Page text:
The earliest known owner was Bo Falk, who is mentioned of G. in 1370, he had probably taken it over from his father Peder Falk. The next known owner was Eskil Falk, who is mentioned of G. in 1384. He was succeeded by his son Peder Falk, who is mentioned of G. in 1410. After him came the brother Eskil Falk (+ earliest 1421), whose daughter Ida married hr. Mogens Axelsen Gøye of Krænkerup (+ earliest 1450). Their son, the marsk hr. Eskil Gøye (+ 1506) inherited G., which after him by a siblings' exchange in 1508 came to his youngest son hr. Henrik Gøye (+ 1533), the wellknown supporter of Chr. II and the defender of Copenhagen in 1523-24. Henrik Gøye had to borrow 4650 mark lybsk ( for pawn and first right to buy G.) from his brother, rigshofmester hr. Mogens Gøye and Otto Holgersen Rosenkrantz. He sold G. however in 1527 to his relative, rigsråd Johan Oxe of Nielstrup (+ 1534), and this ended in a long-winding feud between the Gøye- and the Oxe-family, since Mogens Gøye stood firm on his first right to buy G. A judgment at the King's Thing was mostly in Mogens Gøye's favor, but it brought no final solution. A new judgment of 1539 and an agreement in 1541 brought a final decision, whereafter G. belonged to Johan Oxe's heirs, represented by the son, the wellknown statesman, rigshofmester Peder Oxe (+ 1575),who became the sole owner of G. in 1545.
Peder Oxe improved G. by extension of the land and the farms, and carried through several operational improvements and laid out the still existing carp fishing. During his exile in 1558-66 his estates were taken by the Crown, but in 1566 he got his property back; G. was even improved with judicial rights (birkeret). Peder Oxe died in 1575, he left no children, and G. came to his widow, Mette Rosenkrantz of Vallø (+ 1588). In the following exchange G. - which was reduced from the inherital dividing of the estate - came to Peder Oxe's sister's daughter Karen Banner (+ 1616), who in 1580 married Henrik Lykke of Overgård (+ 1611), after whom it was taken over by the son Christian Lykke (+ 1619) and his brother, the later rigsråd Frands Lykke (+ 1655), who by inheritance and buy gathered the divided estate - and after him it went to his son, the famous Kaj Lykke (+ 1699), after whose decrease G. was taken over by the Crown in 1661.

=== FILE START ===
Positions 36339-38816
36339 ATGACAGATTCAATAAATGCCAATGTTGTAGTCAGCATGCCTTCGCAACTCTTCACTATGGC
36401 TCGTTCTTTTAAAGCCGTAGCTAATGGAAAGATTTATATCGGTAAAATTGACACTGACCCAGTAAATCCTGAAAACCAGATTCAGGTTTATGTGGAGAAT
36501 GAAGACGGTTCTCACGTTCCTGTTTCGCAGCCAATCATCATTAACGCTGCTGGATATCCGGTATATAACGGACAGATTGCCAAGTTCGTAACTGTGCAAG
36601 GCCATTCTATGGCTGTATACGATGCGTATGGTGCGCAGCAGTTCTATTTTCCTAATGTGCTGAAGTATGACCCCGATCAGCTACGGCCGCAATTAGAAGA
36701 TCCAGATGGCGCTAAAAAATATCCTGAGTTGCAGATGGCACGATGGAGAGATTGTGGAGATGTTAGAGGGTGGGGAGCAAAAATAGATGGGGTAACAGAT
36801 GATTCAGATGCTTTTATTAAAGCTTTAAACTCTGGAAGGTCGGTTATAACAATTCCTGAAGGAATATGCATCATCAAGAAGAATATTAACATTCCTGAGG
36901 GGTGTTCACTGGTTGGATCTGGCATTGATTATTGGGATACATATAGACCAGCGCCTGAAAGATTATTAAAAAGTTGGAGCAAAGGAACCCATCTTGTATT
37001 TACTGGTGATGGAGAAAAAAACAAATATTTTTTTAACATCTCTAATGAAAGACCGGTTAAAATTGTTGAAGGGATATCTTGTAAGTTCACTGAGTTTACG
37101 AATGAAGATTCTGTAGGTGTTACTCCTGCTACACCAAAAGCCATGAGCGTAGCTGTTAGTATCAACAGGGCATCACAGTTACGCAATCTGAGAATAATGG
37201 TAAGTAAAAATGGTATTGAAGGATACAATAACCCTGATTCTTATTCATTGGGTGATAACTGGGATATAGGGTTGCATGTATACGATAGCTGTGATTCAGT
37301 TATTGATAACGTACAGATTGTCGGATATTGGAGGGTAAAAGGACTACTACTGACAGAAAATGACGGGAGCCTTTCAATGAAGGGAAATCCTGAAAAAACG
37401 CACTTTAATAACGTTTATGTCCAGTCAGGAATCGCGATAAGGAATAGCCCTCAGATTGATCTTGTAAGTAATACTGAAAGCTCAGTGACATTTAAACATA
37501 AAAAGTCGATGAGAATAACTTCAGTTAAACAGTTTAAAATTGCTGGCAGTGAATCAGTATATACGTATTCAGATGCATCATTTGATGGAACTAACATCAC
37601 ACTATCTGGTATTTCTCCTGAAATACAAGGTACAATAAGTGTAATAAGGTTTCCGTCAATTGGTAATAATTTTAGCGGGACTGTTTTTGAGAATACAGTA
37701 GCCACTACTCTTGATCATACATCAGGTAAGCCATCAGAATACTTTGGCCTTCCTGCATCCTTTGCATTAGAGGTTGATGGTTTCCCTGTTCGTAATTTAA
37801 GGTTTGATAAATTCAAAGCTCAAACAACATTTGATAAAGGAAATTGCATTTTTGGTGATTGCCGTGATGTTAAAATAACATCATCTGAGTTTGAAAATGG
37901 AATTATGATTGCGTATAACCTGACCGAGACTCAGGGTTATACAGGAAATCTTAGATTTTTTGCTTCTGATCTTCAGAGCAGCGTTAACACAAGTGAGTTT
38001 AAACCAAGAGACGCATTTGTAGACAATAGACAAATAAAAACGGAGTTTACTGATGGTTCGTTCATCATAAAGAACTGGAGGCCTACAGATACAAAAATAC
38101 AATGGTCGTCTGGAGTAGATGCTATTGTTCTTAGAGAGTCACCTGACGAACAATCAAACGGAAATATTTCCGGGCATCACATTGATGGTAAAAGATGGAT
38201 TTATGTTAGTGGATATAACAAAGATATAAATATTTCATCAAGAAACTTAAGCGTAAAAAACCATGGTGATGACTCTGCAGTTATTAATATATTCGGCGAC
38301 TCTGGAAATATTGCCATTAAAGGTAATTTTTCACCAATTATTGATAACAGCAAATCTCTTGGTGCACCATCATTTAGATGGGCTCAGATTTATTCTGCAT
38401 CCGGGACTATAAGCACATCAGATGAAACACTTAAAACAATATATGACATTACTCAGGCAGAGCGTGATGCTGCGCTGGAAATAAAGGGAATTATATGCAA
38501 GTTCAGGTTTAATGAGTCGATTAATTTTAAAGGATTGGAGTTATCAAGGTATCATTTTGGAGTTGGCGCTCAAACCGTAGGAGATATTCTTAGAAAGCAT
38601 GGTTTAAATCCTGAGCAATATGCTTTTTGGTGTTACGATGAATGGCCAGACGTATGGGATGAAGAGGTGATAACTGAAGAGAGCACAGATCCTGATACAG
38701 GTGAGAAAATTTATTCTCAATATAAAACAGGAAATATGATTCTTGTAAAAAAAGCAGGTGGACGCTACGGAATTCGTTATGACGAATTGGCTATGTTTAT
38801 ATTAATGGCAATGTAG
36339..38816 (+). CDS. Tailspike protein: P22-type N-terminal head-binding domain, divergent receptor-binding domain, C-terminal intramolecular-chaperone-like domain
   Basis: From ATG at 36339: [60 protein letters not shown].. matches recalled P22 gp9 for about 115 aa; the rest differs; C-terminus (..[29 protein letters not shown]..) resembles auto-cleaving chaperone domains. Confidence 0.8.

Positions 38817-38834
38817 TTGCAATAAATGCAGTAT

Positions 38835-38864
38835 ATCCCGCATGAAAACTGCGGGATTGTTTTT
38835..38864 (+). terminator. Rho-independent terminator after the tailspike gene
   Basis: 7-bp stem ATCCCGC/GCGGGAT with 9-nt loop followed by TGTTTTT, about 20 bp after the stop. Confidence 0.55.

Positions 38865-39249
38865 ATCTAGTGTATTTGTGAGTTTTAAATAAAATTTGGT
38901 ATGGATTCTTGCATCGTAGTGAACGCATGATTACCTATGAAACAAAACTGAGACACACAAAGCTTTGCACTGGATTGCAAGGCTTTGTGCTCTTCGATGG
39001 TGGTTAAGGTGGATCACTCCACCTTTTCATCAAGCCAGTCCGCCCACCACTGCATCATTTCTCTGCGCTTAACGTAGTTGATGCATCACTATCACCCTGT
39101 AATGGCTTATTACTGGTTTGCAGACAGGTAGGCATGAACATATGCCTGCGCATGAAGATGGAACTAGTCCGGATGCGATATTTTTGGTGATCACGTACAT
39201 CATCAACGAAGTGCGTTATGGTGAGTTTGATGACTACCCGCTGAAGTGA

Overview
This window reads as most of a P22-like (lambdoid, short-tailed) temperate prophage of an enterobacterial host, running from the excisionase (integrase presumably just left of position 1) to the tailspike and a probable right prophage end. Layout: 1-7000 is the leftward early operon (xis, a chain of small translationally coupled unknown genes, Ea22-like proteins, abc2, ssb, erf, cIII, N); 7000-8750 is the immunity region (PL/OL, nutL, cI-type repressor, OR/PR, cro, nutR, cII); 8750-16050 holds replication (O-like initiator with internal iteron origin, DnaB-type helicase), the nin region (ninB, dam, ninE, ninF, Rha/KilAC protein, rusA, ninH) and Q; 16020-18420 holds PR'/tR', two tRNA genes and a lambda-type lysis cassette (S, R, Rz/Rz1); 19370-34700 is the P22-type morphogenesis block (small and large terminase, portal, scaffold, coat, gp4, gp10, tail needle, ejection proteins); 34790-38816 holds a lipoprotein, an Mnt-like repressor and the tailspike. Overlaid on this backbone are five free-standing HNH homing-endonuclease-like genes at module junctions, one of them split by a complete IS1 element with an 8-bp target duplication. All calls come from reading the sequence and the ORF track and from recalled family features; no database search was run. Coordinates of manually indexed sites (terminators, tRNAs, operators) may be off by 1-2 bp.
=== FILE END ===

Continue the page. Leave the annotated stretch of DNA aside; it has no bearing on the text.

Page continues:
Frederik II left G. to his son arveprins (crown prince) Christian (later Chr. V.), who often resided at G. After his accession to the throne he transferred it in 1670 to the famous general from the Swedish wars, Hans Schack (1671 lensgreve of Schackenborg + 1676), who the same year transferred it to his son-in-law, oberstløjtnant Ditlev Rumohr of Röst (+ 1678), who 7/1 1671 by Chr. V got an exchange-deed of G., but after his wife's death the same year he transferred it back to Hans Schack, whose widow Anna Blome (+ 1688) owned it until 1682, where she transferred it to her son Otto Diderik greve Schack (+ 1683), whose widow Sophie Dorothea Marschalk (+ 1707) in 1689 sold it to Adam Levin Knuth (+ 1699), who also owned the nearby Assendrup (in Tybjerg herred). A village Hesede had been abandoned, and Knuth established in 1691 the farm Hesedegård from its land, a farm which stayed under G., but later was leased out as an independent main farm. In 1699 his heirs conveyed G. with Assendrup to Chr. V.'s son with Sophie Amalie Moth, Christian greve Gyldenløve of Samsø (+ 1703), ancestor of the Danneskiold-Samsøe family. The family is connected to Gisselfeld from 1699 up till the present day.